The business of government
Finding a solution that would make a meaningful impact on Sacramento residents was critical. But “citizen” doesn’t mean what it used to. With new e-commerce technology—especially around customer experience—citizens are getting used to higher standards. Typically, governments haven’t been expected to supply the same sky-high level of service as the private sector. But that expectation is changing.
As Yerneni said, “People have changed and technology has changed people. They expect the same level of service and SLAs from a government that they expect from Amazon. They do not want to come to city hall any more. They want a digital city hall. They want one place where they can log in and finish all their stuff. So while the citizens think that government employees underperform, they still want the best out of their government. And that’s where I think we have the opportunity to step in and make a difference.”
With today’s changing customer expectations, experience counts for as much in government as it does in the private sector. Customer reviews on platforms like Nextdoor.com are just one way for citizens—even politically disengaged ones—to voice their opinion about their city government experiences. The challenge for city hall is that, unlike in the private sector, they provide essential services like water and electricity that residents are effectively locked into. The stakes are higher because citizens never stop being their customers.
“If you fail to meet people’s expectations, the consequences in government are much bigger than what you see in the private sector. In the private sector you can decide not to go with a certain vendor any more. Whereas in government, your customers are always going to be your customers. They’re not going to move somewhere else," said Sadanandan.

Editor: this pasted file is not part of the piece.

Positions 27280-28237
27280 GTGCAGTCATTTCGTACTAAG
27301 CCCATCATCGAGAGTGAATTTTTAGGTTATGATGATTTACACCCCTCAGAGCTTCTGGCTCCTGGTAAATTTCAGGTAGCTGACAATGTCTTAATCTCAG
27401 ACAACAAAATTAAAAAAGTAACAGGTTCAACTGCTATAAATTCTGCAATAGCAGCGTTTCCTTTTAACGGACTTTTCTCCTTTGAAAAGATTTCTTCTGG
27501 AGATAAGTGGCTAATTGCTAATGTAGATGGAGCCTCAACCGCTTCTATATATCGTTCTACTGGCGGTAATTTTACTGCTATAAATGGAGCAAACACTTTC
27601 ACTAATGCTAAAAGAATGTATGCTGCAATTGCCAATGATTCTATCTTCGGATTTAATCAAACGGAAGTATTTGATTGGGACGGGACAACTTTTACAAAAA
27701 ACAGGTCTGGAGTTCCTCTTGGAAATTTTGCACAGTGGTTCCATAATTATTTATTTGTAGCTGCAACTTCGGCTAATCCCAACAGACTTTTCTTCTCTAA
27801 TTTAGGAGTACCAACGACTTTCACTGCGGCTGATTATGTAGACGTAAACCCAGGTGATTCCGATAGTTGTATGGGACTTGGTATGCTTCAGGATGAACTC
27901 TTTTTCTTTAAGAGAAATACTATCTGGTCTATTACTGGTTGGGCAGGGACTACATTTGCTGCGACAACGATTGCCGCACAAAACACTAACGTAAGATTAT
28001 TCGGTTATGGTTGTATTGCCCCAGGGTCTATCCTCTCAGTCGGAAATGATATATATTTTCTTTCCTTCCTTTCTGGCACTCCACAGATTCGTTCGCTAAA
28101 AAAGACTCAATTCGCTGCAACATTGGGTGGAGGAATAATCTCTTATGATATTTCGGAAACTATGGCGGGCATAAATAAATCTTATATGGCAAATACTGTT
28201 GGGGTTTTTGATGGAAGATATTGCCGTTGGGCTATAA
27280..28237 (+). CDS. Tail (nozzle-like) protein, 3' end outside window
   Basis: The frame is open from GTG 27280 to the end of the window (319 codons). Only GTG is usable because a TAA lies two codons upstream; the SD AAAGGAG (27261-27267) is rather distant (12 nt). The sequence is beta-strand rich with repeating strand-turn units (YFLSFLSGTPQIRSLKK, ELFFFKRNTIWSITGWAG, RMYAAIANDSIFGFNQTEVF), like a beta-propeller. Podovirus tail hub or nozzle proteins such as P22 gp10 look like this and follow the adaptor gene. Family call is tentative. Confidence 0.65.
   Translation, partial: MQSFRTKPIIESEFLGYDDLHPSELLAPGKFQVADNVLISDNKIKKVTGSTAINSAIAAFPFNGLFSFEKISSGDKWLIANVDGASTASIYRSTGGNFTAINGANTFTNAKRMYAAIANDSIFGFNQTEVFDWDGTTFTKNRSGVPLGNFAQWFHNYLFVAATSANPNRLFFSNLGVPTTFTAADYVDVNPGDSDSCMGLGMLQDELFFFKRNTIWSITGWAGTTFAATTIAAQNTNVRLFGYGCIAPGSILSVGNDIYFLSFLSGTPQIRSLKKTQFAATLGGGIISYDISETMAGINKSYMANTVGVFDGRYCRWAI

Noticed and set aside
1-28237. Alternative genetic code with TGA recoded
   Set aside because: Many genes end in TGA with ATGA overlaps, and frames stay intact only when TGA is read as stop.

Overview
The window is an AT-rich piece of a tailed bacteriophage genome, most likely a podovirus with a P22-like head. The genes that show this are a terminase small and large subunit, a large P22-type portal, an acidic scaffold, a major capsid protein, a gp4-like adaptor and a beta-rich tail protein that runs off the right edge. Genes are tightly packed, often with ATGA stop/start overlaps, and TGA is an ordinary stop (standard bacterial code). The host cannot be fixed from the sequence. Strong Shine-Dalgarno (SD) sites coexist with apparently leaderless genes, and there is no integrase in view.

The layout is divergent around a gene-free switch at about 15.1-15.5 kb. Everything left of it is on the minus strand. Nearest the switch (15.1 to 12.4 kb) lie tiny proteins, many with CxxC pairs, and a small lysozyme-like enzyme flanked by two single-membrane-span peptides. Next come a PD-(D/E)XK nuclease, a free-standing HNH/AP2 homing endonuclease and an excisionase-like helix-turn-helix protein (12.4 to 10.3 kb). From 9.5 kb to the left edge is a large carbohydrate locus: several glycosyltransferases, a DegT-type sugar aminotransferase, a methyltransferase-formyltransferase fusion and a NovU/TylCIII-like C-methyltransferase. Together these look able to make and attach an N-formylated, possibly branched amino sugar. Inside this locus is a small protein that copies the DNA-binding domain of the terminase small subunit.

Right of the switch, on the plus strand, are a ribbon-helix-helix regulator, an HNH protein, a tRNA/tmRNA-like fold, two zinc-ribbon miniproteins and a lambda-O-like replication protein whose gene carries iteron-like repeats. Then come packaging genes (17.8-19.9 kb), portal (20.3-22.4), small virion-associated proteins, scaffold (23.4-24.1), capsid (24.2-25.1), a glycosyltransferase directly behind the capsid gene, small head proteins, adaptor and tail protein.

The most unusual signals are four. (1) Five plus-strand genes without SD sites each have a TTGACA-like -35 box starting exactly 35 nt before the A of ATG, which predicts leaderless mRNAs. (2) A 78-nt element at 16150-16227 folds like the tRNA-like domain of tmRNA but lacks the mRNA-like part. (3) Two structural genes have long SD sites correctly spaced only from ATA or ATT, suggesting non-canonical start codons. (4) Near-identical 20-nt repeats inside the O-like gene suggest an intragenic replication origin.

For Sadanandan and Yerneni, this means that their jobs aren’t just technical. They’re political. The task isn’t only to be technically proficient, but to balance the real needs of residents with the limitations of software. In order to run a successful IT department for the city of Sacramento, Sadanandan needed to rethink the relationship between government and citizens—and also reconsider how IT in a government setting should run in the first place.
For Sadanandan and Yerneni, the logical answer was to look for inspiration in the business world.
“So I always ask, why can’t I run IT the way Amazon does? My hope is that in the next few years, we’ll start to see this happening more and more. I’m really excited and passionate about trying to bring this way of thinking into government,” said Sadanandan.
Working with companies like Adobe to implement enterprise-gradient technology solutions has helped save the city—and residents—a lot of time and effort. Sacramento had already begun going paperless using products like Adobe Sign and Adobe Forms. The next step was to extend a business-gradient level of service to the full citizen experience.